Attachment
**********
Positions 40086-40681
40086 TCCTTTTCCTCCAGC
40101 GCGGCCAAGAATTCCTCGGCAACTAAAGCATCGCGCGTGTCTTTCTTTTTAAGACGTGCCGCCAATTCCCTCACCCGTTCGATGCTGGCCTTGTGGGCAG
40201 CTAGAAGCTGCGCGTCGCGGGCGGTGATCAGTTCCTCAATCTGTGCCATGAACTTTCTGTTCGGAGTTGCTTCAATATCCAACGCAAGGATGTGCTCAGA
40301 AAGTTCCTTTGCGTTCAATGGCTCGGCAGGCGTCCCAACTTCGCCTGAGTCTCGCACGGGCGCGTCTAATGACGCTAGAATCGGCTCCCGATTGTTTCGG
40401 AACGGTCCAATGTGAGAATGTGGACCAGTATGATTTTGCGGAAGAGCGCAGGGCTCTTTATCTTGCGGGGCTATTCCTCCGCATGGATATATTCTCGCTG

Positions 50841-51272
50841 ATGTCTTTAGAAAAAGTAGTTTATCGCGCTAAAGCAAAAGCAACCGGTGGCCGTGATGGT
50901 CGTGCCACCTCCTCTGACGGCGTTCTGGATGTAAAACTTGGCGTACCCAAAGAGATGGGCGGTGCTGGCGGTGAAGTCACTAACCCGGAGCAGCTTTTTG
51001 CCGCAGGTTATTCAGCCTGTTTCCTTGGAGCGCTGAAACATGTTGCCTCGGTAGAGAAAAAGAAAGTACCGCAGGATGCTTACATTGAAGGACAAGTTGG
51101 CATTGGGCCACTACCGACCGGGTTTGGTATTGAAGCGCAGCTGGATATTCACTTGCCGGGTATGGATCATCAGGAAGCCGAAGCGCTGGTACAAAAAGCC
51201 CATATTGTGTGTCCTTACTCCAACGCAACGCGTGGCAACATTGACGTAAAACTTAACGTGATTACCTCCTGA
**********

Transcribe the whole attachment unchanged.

Positions 40086-40681
40086 TCCTTTTCCTCCAGC
40101 GCGGCCAAGAATTCCTCGGCAACTAAAGCATCGCGCGTGTCTTTCTTTTTAAGACGTGCCGCCAATTCCCTCACCCGTTCGATGCTGGCCTTGTGGGCAG
40201 CTAGAAGCTGCGCGTCGCGGGCGGTGATCAGTTCCTCAATCTGTGCCATGAACTTTCTGTTCGGAGTTGCTTCAATATCCAACGCAAGGATGTGCTCAGA
40301 AAGTTCCTTTGCGTTCAATGGCTCGGCAGGCGTCCCAACTTCGCCTGAGTCTCGCACGGGCGCGTCTAATGACGCTAGAATCGGCTCCCGATTGTTTCGG
40401 AACGGTCCAATGTGAGAATGTGGACCAGTATGATTTTGCGGAAGAGCGCAGGGCTCTTTATCTTGCGGGGCTATTCCTCCGCATGGATATATTCTCGCTG

Positions 50841-51272
50841 ATGTCTTTAGAAAAAGTAGTTTATCGCGCTAAAGCAAAAGCAACCGGTGGCCGTGATGGT
50901 CGTGCCACCTCCTCTGACGGCGTTCTGGATGTAAAACTTGGCGTACCCAAAGAGATGGGCGGTGCTGGCGGTGAAGTCACTAACCCGGAGCAGCTTTTTG
51001 CCGCAGGTTATTCAGCCTGTTTCCTTGGAGCGCTGAAACATGTTGCCTCGGTAGAGAAAAAGAAAGTACCGCAGGATGCTTACATTGAAGGACAAGTTGG
51101 CATTGGGCCACTACCGACCGGGTTTGGTATTGAAGCGCAGCTGGATATTCACTTGCCGGGTATGGATCATCAGGAAGCCGAAGCGCTGGTACAAAAAGCC
51201 CATATTGTGTGTCCTTACTCCAACGCAACGCGTGGCAACATTGACGTAAAACTTAACGTGATTACCTCCTGA